“We used to provide assistance once every six months but [the demand] was too much. It got to a point that people called every six months, and the church and the team had to come to a decision that we could only do every 12 months, and we only serve people living in Tazewell and New Tazewell,” explains Beverly, the administrative assistant at First Baptist Church, who asked that her last name not be used.
The demand for utility assistance wasn’t always so high. She explains that the church saw an uptick in demand a couple years ago when the local electric cooperative, Powell Valley Electric, ended their WeCare program, a donation-funded program that paid $50 toward the bill of members in need during the winter months. According to Powell Valley Electric, they ended the program when not enough people were donating to the fund.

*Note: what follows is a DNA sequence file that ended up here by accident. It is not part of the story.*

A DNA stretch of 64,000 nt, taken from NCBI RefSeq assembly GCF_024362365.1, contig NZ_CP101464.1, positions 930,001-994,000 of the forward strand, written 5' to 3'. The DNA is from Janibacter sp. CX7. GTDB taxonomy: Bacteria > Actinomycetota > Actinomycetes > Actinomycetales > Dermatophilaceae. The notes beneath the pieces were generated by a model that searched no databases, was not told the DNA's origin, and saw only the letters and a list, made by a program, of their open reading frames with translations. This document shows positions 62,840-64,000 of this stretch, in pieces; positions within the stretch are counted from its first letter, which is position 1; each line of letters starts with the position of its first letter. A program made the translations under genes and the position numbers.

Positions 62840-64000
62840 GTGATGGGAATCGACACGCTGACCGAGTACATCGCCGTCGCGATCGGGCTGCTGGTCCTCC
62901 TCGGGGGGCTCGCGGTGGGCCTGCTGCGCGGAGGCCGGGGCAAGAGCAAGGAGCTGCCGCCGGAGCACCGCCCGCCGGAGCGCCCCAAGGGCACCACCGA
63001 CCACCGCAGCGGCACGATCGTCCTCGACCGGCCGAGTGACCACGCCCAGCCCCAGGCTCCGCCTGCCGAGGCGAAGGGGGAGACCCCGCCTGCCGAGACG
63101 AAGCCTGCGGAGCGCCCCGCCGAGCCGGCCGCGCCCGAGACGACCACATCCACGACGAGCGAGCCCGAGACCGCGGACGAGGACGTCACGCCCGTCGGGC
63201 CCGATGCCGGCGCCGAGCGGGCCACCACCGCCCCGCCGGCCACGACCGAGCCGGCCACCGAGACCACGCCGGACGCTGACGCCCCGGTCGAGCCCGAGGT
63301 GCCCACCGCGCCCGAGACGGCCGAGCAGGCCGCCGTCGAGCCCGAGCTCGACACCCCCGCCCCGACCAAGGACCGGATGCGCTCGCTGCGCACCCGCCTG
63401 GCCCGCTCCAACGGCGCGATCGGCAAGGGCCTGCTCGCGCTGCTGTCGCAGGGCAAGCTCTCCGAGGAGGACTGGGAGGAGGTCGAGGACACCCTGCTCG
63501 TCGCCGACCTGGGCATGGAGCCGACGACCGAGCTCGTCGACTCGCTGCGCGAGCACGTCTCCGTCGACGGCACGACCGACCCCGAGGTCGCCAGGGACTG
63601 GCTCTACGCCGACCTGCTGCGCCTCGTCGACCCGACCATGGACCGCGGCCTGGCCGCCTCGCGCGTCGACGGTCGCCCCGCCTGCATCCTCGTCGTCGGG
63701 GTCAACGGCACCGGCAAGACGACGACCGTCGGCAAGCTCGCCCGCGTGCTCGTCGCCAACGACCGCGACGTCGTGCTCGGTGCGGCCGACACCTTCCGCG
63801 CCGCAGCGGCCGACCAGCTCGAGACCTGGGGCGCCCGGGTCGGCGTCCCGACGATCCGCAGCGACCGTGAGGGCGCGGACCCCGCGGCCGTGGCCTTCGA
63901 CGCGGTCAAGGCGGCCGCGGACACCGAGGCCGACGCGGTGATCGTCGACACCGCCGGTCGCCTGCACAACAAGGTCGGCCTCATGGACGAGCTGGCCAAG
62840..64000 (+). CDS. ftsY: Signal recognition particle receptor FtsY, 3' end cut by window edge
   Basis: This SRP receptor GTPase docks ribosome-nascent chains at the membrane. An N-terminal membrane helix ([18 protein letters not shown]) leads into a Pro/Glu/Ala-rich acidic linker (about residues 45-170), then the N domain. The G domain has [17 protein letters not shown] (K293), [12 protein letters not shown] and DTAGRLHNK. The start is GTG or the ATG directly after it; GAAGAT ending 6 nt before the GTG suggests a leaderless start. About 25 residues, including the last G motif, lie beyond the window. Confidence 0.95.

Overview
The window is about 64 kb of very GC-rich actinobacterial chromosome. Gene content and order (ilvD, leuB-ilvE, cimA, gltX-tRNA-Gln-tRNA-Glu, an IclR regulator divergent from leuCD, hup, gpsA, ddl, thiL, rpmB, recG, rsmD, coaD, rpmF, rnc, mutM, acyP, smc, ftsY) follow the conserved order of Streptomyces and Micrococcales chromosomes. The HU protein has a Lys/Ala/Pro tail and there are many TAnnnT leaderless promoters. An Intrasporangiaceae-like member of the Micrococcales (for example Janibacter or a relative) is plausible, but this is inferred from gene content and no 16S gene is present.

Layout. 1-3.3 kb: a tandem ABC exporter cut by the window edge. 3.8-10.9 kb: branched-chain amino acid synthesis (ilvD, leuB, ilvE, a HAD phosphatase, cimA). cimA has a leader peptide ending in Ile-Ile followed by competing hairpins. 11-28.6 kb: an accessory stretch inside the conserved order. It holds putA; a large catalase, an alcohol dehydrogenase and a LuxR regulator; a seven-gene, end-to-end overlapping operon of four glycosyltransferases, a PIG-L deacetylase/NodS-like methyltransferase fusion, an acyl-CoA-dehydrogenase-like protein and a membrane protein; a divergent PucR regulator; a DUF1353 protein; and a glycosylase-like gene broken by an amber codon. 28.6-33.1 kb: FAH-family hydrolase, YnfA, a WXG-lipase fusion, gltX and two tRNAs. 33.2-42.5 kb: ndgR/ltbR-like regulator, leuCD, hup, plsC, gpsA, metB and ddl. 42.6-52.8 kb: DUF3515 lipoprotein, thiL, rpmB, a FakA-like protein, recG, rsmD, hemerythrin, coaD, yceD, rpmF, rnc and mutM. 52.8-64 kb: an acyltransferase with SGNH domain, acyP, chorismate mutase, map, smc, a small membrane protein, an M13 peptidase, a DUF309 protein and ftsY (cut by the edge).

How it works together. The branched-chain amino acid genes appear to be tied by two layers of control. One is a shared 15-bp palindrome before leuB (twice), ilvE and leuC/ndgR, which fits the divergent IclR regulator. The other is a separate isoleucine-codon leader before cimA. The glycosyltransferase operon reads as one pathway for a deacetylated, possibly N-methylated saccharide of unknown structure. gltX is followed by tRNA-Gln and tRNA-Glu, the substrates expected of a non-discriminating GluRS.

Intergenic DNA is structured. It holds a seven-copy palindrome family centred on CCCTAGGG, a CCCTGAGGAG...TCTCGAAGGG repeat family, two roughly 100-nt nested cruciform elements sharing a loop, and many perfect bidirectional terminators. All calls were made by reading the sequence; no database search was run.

Where do people like Gerlene go when they’ve exhausted all the resources available to them? Denise West, director of the Claiborne County Office on Aging, says if someone has already been to First Baptist Church and Manna House, then she sends them back to ETHRA to apply for LIHEAP again. She can also help provide assistance to people over the age of 60 through a client-needs grant from the United Way.
“If we have the resource we’ll help them, but what we can’t do is pay people’s bill month after month after month. You can’t keep doing that, there has to be some kind of change made somewhere,” West says. She worked first-hand with Gerlene to see if they could make that change and find her the help she needed. “When you see people in that shape, first of all you’re angry because it takes so long to get help, and secondly you’re more willing to help them because you know they’ve done everything they can to help themselves,” West says.